Off to the right is a table for setting AR for the various city sizes. At later TLs AR is likely to be higher for big cities than small towns.
The way city size was related to 'reality' is on the right under Calibration: York is a medieval city I happen to be familiar with. Change the data and watch the effects. You might want to do this with a culture that allows a higher urban population density, like Japan.
FARMFUDGE is the variable that attempts to connect Population and Area in Realworld terms. Alter this at your peril! It indicates that about 4 acres of arable land is needed to feed one person, which seems to be not far from some realworld data I've seen.
Finally top right is the Tech Table, which enables different historical periods to be simulated. For example you will see that Nomads (TL0) can't have cities. This table is not fully calibrated - TL3 seems right economically for England in 1340, and TL2 fits older agrarian cultures. The rightmost column (TL7) is for experimenting. Have fun!
England's population has been steadily growing over the past three centuries. Now just as it reaches maximum the climate changes for the worse as unseasonal torrential rain causes crop failures, sheep and cattle murrains. Farmers respond by ploughing up pastureland, slaughtering livestock but this can only last a few seasons before the marginal soil becomes exhausted, particularly with less manure for fertiliser, and crop yields start to fall again. Malnourished and dispirited, the people easily succomb to the Black Death as it sweeps across the country in 1349. Within 18 months 40% are dead. It will take two hundred years for the European economy to recover.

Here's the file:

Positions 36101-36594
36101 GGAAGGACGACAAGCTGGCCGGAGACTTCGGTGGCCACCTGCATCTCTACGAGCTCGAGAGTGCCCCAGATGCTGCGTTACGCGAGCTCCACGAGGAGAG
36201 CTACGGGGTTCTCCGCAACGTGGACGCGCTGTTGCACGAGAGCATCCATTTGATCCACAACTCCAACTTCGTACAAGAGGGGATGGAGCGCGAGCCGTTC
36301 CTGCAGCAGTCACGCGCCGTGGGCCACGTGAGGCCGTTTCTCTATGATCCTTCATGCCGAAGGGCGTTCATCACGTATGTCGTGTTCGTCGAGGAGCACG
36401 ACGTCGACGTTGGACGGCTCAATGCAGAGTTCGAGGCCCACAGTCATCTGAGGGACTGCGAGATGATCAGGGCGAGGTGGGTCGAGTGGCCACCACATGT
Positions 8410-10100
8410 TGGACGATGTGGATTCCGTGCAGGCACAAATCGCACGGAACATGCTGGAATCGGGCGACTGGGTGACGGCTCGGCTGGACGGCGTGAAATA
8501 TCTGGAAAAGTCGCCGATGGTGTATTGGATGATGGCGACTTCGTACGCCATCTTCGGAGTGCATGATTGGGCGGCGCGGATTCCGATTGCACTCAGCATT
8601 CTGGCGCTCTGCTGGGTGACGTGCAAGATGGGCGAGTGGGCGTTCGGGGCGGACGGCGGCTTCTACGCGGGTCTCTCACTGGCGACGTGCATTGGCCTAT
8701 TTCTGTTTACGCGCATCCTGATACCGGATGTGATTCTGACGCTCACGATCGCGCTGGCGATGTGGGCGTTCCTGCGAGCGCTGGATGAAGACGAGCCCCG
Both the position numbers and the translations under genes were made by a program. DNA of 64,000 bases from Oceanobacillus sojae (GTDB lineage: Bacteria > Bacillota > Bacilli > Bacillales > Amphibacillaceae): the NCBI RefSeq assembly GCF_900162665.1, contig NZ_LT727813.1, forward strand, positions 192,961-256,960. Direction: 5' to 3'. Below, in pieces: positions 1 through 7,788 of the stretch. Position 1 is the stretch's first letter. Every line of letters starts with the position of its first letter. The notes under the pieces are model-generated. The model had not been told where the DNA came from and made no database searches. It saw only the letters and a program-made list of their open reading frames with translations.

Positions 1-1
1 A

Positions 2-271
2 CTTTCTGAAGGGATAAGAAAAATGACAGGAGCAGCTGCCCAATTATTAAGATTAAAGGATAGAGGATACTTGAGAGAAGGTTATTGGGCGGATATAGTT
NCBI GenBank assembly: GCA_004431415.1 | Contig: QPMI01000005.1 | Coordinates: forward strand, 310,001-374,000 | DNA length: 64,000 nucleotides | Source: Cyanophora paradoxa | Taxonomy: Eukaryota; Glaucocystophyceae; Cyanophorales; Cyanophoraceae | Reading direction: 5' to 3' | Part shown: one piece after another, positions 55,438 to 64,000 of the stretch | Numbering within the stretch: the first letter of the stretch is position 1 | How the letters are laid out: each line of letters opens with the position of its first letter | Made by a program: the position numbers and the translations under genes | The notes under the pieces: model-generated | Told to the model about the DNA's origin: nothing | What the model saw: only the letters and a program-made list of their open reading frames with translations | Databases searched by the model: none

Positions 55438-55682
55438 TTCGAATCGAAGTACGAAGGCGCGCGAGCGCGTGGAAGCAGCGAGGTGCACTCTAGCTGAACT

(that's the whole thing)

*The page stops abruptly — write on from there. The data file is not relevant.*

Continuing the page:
Let's try this out. Change CLIM to 0.9. The 'Overpopulation' figure looks bad but this formula doesn't take into account 'belt-tightening', food prices are a better guide.
So plough up some pastureland: ARABLE 50, PASTURE 20. Good - the Warnings went out.
CLIM to 0.8. Plough up more pasture until the FOOD SHORTAGES are resolved. In a few years comes the consequence: YIELD down to 0.8. This is the beginning of a downward spiral.
After trying to resolve this one, let the Black Death strike: EXTRA to -40%. Remember to reduce the population of London to 30,000. In accordance with Malthusian principles, our problem is solved.
The marginal land can now be returned to pasture, which will eventually improve YIELD.
The CLIMate will improve, but EXTRA will not for a century or more as fresh outbreaks of plague prevent population growth.
London's 'subcity' is Westminster, site of the king's palace and seperated from the old Roman city of Londinium by open fields that were not finally built over until the mid-17th century. Statisticians naturally count the two as one in medieval times.
TLs 0 and 1. With no cities the spreadsheet has to modify itself: MDENS loses it's meaning. You will find Nomads need a lot of Pasture to survive, and EXTRA will have to come down.
The spreadsheet does not check it's results everywhere, so look over the whole sheet for anomalies. One that puzzled me was when WILDDENS went negative. It turned out that URBAN was too high - all the farmers were feeding the cities and there was still a food shortage. Push things further and the empty wilderness will vanish under housing tracts and wheat fields, whereupon WILDDENS confusingly goes positive again... The 'Warnings' catch some of the obvious problems.